500 bureaucrats deployed in all provinces
Kathmandu, January 31
Service seekers will have to wait for one more year to avail the benefits of decentralisation, as the government is likely to take one more year to adjust civil servants in all the three levels of governance.
As per the draft Civil Servants Adjustment Regulation, on which the Ministry of Law, Justice and Parliamentary Affairs has been sitting for the past two months, an Organisational and Management Survey Committee led by a former secretary will be formed to recommend the modality for civil servants’ adjustment.
The committee will recommend after six months of groundwork the service areas, organisational structures and the number of employees at local, provincial and federal levels.
On top of that, arrangement of necessary physical infrastructure for smooth functioning of local, provincial and federal governments will take more time.
“Without the endorsement of the regulation, the survey committee cannot be formed; and without the committee, the study to ascertain the needs and availability of resources cannot be conducted,” Spokesperson for the Ministry of General Administration Shiva Ram Neupane told THT. “We have made temporary adjustment, but for permanent adjustment, the regulation should be endorsed at the earliest.”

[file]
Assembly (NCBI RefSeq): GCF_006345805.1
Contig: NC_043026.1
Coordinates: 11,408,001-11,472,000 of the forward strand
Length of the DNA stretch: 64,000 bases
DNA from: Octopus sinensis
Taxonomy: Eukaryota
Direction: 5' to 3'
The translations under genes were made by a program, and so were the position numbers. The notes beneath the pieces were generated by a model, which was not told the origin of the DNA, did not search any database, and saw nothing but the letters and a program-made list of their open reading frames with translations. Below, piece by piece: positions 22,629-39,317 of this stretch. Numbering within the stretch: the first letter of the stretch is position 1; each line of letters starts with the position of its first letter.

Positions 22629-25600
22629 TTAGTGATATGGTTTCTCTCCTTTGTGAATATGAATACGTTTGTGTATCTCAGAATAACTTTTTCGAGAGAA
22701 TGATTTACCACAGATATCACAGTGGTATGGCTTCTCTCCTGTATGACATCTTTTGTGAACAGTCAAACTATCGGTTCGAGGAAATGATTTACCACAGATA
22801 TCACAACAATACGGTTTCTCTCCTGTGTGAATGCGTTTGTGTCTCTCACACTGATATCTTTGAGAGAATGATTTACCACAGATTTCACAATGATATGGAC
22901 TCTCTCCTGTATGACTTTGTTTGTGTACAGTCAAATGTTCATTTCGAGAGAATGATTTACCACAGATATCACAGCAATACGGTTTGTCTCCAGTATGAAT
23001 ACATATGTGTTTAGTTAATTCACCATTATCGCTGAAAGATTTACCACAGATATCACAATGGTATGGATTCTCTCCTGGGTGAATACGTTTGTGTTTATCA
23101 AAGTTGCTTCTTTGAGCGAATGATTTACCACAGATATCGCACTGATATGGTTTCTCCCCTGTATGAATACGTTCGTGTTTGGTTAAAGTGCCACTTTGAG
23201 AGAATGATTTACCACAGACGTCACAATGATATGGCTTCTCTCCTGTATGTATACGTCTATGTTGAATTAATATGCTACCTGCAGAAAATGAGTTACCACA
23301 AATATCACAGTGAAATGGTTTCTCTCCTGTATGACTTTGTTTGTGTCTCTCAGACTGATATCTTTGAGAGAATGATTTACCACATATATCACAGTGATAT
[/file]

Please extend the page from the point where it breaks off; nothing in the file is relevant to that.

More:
According to Neupane, the ministry has deployed 500 civil servants in all seven provinces as a temporary measure for the functioning of the offices of governors, chief ministers and provincial cabinets and secretariats of provincial assemblies. “This number is far from sufficient, but we took the decision considering infrastructure constraints,” he said.
The government has decided to deploy 21 civil servants to fulfil 23 responsibilities in each of the seven offices of provincial chief ministers, 41 civil servants with 41 responsibilities in each of the provincial ministries for internal affairs and law, 18 civil servants with 24 responsibilities in ministries for economic affairs and planning, 24 civil servants with 22 responsibilities in ministries for physical infrastructure development, 30 civil servants with 58 responsibilities in ministries of social development, 29 civil servants with 62 responsibilities in ministries for industry, tourism, forest and environment and 21 civil servants with 32 responsibilities in ministries for land management, agriculture and cooperatives.
In each of the seven provincial assembly secretariats, 27 civil servants have been deployed apart from four experts deputed by the Federal Parliament Secretariat for the functioning of provincial assemblies.
“We have drafted separate civil servants acts for federal, provincial and local units, and are awaiting endorsement from the federal Parliament,” said Neupane.